There is a very short list of composers who manage to make each of their soundtracks masterpieces. John Williams is most definitely on that list. I decided to pick this movie up for a couple of reasons. The most prominent reason? I learned recently that this was one of the few movies that John Williams actually requested to score. I had to check it out not just for the music, but for the dramatic content. Of course, the movie excels at both.
I have rarely heard Williams use so many Japanese and Chinese instruments in a score. He usually sticks to the western orchestra, because he does that really well. But here, the western orchestra blends with a lot of ethnic sounds, and the result is superb. A perfect example of this is the rooftop scene, in which the main character Sayuri attempts to escape from the Hanamachi. The Sakuhachi provides the perfect solo instrument for building tension here.
So he certainly has ethnic atmosphere. But what of his typically thematic writing? Well, it’s in here, too. Sayuri’s Theme is the leitmotif, the core musical statement. My favorite iteration is when the motage begins when she is training to become a Geisha. Violas richly carry the melody while a Nagado Daiko provides a soft yet driving pulse that mirrors her resolve to master this craft.
The other significant theme here is the one for “the Chairman,” the main character’s love interest. It perfectly captures the almost fairy-tale like tone (in her mind) of their first meeting that sparks her whole character arc. As she said, it is rare to find even kindness in her world, and he showed not only kindness but a genuine interest in her well being.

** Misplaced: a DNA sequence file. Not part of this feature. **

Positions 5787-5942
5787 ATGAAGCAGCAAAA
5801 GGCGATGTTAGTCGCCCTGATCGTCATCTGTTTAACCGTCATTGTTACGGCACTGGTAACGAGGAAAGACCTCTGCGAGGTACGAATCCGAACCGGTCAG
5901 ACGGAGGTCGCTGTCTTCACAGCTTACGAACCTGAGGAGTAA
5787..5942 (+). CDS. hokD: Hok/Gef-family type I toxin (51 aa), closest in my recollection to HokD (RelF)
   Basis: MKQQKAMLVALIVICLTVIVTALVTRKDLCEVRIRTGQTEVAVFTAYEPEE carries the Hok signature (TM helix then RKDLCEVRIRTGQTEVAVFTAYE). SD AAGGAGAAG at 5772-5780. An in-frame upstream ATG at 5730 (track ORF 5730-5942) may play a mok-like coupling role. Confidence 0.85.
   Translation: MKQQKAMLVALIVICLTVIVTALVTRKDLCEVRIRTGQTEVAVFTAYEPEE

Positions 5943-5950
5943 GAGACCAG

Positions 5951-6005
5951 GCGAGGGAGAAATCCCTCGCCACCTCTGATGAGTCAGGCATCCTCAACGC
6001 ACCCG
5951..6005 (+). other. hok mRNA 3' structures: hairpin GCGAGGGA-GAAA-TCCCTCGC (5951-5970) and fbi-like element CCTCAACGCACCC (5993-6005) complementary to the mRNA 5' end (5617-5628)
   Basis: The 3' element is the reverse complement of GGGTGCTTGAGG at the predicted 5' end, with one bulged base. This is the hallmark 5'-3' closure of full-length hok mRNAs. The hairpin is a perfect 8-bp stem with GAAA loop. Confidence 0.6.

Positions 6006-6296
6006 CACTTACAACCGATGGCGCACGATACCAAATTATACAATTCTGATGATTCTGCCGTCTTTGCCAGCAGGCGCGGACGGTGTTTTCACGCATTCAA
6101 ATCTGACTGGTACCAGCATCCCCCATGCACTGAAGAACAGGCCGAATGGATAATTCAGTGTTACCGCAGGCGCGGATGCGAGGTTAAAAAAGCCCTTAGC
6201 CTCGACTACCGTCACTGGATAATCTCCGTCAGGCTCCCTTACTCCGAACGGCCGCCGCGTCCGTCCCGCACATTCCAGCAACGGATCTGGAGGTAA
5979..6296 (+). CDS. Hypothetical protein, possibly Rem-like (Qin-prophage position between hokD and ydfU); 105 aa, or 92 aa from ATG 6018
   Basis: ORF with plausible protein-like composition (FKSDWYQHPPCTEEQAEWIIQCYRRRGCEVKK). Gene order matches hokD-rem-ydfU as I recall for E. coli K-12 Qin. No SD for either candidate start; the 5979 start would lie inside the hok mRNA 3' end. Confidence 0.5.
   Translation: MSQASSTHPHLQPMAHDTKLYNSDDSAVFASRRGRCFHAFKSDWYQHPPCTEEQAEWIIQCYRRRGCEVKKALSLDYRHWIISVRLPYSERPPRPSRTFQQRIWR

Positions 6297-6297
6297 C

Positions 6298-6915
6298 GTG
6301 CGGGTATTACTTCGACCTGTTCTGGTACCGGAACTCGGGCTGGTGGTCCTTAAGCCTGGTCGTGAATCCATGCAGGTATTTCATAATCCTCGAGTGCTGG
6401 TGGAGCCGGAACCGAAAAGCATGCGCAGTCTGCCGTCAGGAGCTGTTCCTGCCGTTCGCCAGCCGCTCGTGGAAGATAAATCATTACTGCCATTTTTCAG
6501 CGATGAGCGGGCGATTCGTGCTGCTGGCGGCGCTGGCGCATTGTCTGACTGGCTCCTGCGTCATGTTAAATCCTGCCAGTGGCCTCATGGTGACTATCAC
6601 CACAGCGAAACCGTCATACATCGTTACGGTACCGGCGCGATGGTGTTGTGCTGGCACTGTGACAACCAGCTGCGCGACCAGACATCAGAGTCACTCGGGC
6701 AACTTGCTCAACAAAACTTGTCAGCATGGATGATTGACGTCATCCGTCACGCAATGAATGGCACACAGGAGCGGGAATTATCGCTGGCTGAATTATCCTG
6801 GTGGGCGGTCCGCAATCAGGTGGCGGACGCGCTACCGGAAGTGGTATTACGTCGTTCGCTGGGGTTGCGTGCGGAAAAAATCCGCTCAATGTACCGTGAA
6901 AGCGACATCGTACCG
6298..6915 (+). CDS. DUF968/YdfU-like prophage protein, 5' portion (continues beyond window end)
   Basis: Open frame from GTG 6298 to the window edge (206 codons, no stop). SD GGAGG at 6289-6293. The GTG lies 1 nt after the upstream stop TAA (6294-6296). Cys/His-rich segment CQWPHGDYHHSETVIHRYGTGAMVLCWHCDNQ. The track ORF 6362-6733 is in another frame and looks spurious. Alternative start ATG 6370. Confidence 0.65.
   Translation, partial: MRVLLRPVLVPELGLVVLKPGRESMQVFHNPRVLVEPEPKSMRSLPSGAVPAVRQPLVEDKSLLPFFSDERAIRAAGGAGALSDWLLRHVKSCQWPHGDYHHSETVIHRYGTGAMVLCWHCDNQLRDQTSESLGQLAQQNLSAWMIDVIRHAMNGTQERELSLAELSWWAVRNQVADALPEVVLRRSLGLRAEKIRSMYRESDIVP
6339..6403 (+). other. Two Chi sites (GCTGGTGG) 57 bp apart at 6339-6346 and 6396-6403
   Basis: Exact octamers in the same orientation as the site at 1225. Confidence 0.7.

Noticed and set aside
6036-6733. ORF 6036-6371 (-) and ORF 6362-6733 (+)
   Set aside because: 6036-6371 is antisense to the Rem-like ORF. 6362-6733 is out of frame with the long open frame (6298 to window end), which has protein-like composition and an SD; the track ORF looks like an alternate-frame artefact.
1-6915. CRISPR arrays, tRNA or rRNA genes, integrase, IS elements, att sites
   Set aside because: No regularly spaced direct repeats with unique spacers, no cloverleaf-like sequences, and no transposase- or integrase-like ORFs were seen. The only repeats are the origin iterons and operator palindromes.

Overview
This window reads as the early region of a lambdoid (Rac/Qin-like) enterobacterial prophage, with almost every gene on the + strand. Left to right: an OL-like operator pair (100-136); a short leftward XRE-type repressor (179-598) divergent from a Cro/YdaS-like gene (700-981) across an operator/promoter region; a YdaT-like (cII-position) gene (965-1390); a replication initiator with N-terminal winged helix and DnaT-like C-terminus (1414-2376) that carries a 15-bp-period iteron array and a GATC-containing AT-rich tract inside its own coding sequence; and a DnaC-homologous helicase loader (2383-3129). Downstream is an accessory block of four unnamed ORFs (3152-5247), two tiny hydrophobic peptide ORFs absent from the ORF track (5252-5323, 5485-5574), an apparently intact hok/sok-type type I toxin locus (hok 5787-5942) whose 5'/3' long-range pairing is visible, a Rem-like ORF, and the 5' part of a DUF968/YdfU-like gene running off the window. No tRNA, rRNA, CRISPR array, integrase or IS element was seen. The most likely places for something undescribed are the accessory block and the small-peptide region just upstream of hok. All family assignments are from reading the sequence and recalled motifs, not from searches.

One of my other favorite moments in the score was when Sayuri and her new friend are running to their first day of school, late for class. Williams manages such a youthful energy and innocence. I also love how it’s a duet at one point between the Cello and the Erhu, since we’re following two characters on the screen. Little touches like that really make me happy.
This certainly isn’t typical Williams fare, and that’s what I like about it. Many criticize him for being too derivative. I don’t, and in this case I applaud him for trying to stretch his wings. No artist, no matter how accomplished, is above that and will always benefit from the experience. True, some think this isn’t an authentic Japanese sound…and it’s not. It’s a blend of Japanese and Western influence. But who cares? The result is an excellent score to a great movie. And in fact, these kinds of blends are precisely what composition is all about. Sometimes the most interesting stuff emerges when genres are thrust together.